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I Am the Night (TNT miniseries) Movie Review


In January 1947, in a quiet residential neighborhood in the southern part of the city, Los Angeles police made a gruesome discovery: the dismembered body of a beautiful young woman. Her body parts were carefully posed, and the crime scene, though free of blood, made a horrific impression. The victim, aspiring actress Elizabeth Short, became known as the "Black Dahlia," and her murder remains famously unsolved. The noir-ready elements of Short's death - the tabloid-fodder crime scene photos, speculative rumors about her personal life, and the veritable rogues-gallery of colorful suspects - have kept authors and screenwriters busy for years.

The latest Hollywood take on the Black Dahlia is "I Am the Night," an eight-part miniseries that debuts January 28 on the TNT Network. The series uses the Dahlia murder as the launching point for a gorgeously staged exploration of mid-century Los Angeles as an embodiment of both the promise and decay of the post-war American dream. It's simultaneously a classic murder mystery, a fable of good versus evil, and a pointed cultural exploration, all wrapped in a delicious mélange of pop-culture elements backed by solid storytelling. Catch the pilot, and you're going to be signing on for the whole ride.

Director Patty Jenkins ("Wonder Woman") reunites with leading man Chris Pine ("Hell or High Water"), who's at turns dynamic and pitiable in his role as disgraced reporter Jay Singletary, a still-shaky Korean war vet who's haunted both by the men he killed in battle and the lurid murder case that derailed his once-promising journo career. He'll eventually find himself reengaged and navigating the ripples that are still spreading outward from the Dahlia case nearly 20 years later, but in the pilot Jay's a seedy stringer, sleeping off the latest hangover in his car and scraping together a living by catching starlets in compromising positions or sneaking into the morgue to grab lurid photos of murder victims.

Neither of them know it yet, but Jay is on a collision path with Fauna Hodel (India Eisley, "The Curse of Sleeping Beauty"), a teenager who abruptly discovers that everything she grew up believing about herself is a lie: her mother isn't her mother, and the mixed blood that has connected her to the black community might not be her true heritage either. Fauna flees her home in Sparks, Nevada on a quest to meet her mysterious grandfather, a famous doctor from a rich Los Angeles family. Dr. George Hodel (Jefferson Mays, "Rebel in the Rye") is quirky and elusive, but is he dangerous? Jay Singletary certainly thinks so, and trying to prove it has ruined his life.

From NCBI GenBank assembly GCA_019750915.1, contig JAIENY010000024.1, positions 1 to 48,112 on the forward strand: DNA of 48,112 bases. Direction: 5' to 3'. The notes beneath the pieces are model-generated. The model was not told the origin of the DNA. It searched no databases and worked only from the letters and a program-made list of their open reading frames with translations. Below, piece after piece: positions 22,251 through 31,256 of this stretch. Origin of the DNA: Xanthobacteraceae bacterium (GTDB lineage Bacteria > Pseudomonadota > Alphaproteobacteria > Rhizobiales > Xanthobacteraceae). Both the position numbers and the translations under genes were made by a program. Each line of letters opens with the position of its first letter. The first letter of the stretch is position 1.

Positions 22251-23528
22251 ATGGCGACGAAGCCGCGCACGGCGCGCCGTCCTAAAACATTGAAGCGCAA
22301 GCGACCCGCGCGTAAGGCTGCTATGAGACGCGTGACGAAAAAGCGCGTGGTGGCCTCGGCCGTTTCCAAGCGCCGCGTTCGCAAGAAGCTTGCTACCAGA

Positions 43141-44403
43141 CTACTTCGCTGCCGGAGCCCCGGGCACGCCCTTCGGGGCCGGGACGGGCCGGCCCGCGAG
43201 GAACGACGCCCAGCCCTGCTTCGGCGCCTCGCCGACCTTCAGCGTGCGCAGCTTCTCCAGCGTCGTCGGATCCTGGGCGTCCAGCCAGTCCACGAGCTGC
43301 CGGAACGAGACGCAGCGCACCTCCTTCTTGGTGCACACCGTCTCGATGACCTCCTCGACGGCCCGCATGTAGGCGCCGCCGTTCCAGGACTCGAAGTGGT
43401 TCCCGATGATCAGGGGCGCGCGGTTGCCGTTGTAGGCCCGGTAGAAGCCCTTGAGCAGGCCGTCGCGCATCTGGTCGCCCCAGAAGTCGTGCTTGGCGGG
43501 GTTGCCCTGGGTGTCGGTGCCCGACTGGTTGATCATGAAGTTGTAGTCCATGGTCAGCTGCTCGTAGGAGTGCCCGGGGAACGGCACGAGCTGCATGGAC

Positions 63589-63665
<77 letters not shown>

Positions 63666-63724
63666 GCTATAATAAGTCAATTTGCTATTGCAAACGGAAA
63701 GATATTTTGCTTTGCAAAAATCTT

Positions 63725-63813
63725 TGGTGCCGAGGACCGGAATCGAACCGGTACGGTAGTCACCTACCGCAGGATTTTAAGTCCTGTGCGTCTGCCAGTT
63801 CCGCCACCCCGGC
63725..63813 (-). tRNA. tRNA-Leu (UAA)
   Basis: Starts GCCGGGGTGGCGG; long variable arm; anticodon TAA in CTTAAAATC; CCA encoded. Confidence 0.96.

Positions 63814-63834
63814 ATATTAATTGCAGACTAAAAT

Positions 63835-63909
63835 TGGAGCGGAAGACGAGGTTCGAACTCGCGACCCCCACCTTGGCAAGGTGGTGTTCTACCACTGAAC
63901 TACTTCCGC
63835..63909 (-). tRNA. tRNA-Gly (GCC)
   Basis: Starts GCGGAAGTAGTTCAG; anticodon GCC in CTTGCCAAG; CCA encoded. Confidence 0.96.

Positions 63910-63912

The premier episode of "I Am the Night" does a bang-up job of setting up this compulsively watchable series. By the end of this first hour we're invested in the lead characters and irresistibly curious about how and why their lives will intersect, and already feeling spoiled by the splendid cinematography that captures both the warm Betty Crocker-hued home interiors and the rain-slick, neon-spiked LA streetscapes with equal verve.

Strong performances are a hallmark throughout the series. While Mr. Pine never quite disappears into his role - there's always a small spark of modern sensibility that keeps him anchored in the 21st century - he throws himself wholeheartedly into the lead and plays it to the hilt, and he's willing to exchange his movie-star looks for the pasty skin, bloodshot eyes, and multi-day stubble of an equal-opportunity addict. As Fauna, Ms. Eisley is a find; though in her 20s, the actress is a believable teenager, and it's fascinating to watch her artful balance of fear and will as Fauna finds the threads of her mysterious background and stubbornly pursues her own origin story.
Mr. Mays plays his role as a canny homage to James Mason, borrowing the actor's signature intonation and sophisticated equanimity as a cloak to hide monstrous intentions. And seasoned character actor Leland Orser deserves special mention as Peter Sullivan, Jay Singletary's long-suffering editor. Mr. Orser's Sullivan meets up with Jay in smoky barrooms or convenient alleyways but he always looks like he just stepped out of a bustling 1950s newsroom, complete with battered fedora, and he absolutely nails the rhythm of the sparring conversational exchanges with his exasperating former star reporter. His brief scenes are such a pleasure that they're worth a second or third watch.

"I Am the Night" will certainly appeal to Dahlia aficionados. And genre fans will find much to enjoy here, from the "follow the clue" threads borrowed from classic and contemporary entries ("Chinatown" and "LA Confidential"? Check, and check) to the drool-worthy Los Angeles location shots (if "Night" doesn't put "buy a Pasadena mansion" on your bucket list, nothing will). Check out the pilot (1/28/19 on TNT, then on demand), then put it on your Monday night must-watch list for the next eight weeks. Whether it's "I Am the Night's" drama, eye-candy, or pulpy-in-the-best-possible-way storytelling that grabs you, you'll be in for a hell of a ride.



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